Their clients include many local restaurants, inns and hotels but it has been mail order through the website that has helped to drive double digit growth in recent times. The quest for premium, high quality food has also seen them secure contracts to supply cruise ships.
There is also the health aspect. ‘Many of our products are high in Omega 3 and we see a peak in January when people start to thinking about eating more healthily after eating too much over Christmas and New Year,’ says Jade.
All that good work could be spoiled on Burns Night which also sees interest peak in their new range of haggis, which picked up two stars at the Great Taste awards at the first attempt.
‘The way the business is growing means we will have to take some big decisions in 2017 about the future direction of the smokehouse,’ says Mike. ‘I think it could be another busy year.’
One of the businesses to forge links with Mike and his team is the Lantern O’er Lune café bistro at the bottom of Tithebarn Hill.
It is owned by husband and wife team, Jonathon and Melonie Wagstaff, who bought what was basically a transport café two years ago. They have transformed it into an quality eating place that changes into a cosy bistro on Friday evenings, so popular that booking is recommended.
The couple quickly became part of the local community and were instrumental in setting up an innovative scheme with Thurnham Glasson CE School. ‘We fund the purchase of vegetable seeds and seedlings and the children grow them in their school garden,’ says Jonathon. ‘Once they’ve grown it we buy it all from them at market value. The income has paid for extra lessons so the children can learn more about horticulture. The schoolchildren benefit and we know exactly where our ingredients have come from.’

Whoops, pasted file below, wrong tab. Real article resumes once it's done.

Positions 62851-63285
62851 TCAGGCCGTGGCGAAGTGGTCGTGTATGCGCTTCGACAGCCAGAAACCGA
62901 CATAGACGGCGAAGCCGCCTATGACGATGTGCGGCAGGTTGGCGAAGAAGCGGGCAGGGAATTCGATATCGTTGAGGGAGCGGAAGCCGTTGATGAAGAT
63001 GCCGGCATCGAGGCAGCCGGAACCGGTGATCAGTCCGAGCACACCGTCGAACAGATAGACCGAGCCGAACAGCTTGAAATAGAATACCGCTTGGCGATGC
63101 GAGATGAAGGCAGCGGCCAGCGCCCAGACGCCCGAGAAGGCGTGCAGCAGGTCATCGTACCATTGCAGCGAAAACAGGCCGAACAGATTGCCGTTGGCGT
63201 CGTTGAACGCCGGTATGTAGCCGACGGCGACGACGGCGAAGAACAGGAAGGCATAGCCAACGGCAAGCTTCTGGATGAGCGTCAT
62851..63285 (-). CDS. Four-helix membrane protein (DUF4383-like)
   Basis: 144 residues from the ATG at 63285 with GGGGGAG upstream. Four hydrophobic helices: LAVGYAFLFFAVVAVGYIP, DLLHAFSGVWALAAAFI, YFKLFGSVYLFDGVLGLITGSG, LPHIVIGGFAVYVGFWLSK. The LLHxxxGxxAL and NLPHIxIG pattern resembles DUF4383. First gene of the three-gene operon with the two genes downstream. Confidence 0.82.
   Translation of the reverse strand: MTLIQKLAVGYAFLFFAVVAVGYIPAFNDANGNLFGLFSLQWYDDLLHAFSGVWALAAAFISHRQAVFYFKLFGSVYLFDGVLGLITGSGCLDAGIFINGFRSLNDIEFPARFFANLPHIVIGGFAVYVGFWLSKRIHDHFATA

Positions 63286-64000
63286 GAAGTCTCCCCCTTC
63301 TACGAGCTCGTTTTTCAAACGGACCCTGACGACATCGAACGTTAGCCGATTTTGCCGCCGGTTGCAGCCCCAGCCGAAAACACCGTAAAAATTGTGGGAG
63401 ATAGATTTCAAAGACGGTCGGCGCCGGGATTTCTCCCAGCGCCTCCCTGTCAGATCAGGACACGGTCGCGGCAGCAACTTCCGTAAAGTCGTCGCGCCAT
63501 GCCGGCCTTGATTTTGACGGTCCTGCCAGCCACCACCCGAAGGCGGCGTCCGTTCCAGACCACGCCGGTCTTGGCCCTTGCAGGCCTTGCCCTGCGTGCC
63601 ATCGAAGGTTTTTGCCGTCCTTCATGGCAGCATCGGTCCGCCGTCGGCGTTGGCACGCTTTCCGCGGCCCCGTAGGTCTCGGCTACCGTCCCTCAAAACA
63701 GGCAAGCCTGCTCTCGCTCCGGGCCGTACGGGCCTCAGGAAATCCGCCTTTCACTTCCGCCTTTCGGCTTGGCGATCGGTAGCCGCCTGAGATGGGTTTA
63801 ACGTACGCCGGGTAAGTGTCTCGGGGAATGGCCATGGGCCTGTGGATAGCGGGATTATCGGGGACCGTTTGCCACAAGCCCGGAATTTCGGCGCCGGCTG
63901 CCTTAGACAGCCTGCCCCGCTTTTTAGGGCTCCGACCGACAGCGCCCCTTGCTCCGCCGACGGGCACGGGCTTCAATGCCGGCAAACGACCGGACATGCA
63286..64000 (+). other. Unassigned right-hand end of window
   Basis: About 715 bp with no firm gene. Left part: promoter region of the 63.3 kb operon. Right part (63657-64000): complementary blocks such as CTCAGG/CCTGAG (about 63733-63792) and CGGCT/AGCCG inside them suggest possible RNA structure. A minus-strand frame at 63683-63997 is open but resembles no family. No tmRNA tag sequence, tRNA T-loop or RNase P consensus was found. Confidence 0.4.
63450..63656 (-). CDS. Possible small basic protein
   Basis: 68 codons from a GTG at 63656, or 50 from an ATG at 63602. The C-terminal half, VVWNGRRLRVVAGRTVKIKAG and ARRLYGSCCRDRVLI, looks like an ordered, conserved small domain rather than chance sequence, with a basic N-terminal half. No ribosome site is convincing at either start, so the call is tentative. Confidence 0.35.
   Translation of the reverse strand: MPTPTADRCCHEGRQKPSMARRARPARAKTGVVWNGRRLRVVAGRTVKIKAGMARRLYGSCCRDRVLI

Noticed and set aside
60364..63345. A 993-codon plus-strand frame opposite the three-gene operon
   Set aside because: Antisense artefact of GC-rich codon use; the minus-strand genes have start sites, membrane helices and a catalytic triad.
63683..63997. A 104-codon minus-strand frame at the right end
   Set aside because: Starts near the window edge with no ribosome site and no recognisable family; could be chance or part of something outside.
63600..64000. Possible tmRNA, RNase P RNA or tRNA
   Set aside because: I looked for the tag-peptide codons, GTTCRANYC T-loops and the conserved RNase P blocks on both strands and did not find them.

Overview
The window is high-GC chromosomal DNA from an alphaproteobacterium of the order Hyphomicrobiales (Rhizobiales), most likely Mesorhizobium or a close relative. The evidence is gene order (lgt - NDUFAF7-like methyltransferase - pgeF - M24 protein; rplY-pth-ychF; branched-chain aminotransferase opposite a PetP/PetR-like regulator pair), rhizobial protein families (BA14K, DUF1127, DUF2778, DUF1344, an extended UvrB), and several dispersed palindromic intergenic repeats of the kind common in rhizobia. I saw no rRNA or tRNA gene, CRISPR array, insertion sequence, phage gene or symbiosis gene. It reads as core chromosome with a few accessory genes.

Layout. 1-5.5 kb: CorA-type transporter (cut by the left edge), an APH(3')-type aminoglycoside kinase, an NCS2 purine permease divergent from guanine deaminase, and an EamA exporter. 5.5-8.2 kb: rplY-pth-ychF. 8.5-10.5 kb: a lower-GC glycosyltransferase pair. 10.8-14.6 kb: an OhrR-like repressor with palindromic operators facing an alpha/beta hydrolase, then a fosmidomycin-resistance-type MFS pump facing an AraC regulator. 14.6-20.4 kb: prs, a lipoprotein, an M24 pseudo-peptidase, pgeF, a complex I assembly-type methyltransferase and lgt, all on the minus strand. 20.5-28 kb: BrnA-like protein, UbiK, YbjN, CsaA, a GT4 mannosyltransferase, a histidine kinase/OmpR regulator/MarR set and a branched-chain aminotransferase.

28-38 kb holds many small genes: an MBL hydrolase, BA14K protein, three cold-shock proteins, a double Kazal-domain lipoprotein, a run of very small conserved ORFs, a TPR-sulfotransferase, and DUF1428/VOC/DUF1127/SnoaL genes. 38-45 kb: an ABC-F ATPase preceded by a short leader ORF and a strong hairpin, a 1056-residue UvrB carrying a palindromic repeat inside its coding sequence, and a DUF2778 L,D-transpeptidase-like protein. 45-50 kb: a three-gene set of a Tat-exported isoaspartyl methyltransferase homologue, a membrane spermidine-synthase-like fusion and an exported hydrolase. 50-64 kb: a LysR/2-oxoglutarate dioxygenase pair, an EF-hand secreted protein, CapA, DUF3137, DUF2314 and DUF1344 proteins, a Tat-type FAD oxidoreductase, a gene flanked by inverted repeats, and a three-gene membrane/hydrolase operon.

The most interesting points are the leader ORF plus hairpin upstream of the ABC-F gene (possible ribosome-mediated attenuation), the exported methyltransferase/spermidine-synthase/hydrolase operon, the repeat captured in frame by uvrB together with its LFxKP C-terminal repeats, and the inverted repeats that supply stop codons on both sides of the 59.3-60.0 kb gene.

Jonathon has a background in running hotels but more recently the couple founded a successful film company in Lytham St Annes making training videos for professionals. It was something they both enjoyed but the pressure started to tell and Jonathan suffered a mini-stroke. ‘The doctor basically told me to change what I did or expect something worse within a couple of years,’ he says.
They sold up and Melonie found the café for sale – ‘I took one look at it and said “You must be joking!”’ Despite this, they took the plunge. A new kitchen was built, the décor and furnishings were thoroughly upgraded and they brought in Teri-Ann Roe as chef. She had previously worked in a well-known Lake District hotel.
‘We set out to run a traditional bistro. We don’t try to be something we are not. It’s all about good quality food sensibly priced. The local people seem to have taken us in their arms,’ he says. ‘We bought a cottage around the corner because we liked it here so much. It’s a bit like living in the TV series Heartbeat. It has real character.’
Not long after they moved in, the village was hit by lengthy power cuts. ‘There is no natural gas here but we operate on bottled gas so we just about fed the village. It was a great way of getting to know everyone.’
The café is now popular as a venue for anniversaries and birthday parties and they are even expecting to hold their first wedding reception there. They’ve also received top billing on Tripadvisor.
‘Since we made the changes the clientele has completely changed,’ says Jonathon, who is 51. ‘In the early days, we’d put out a copy of Lancashire Life and it always disappeared after three days. Now people put it back in the magazine rack!’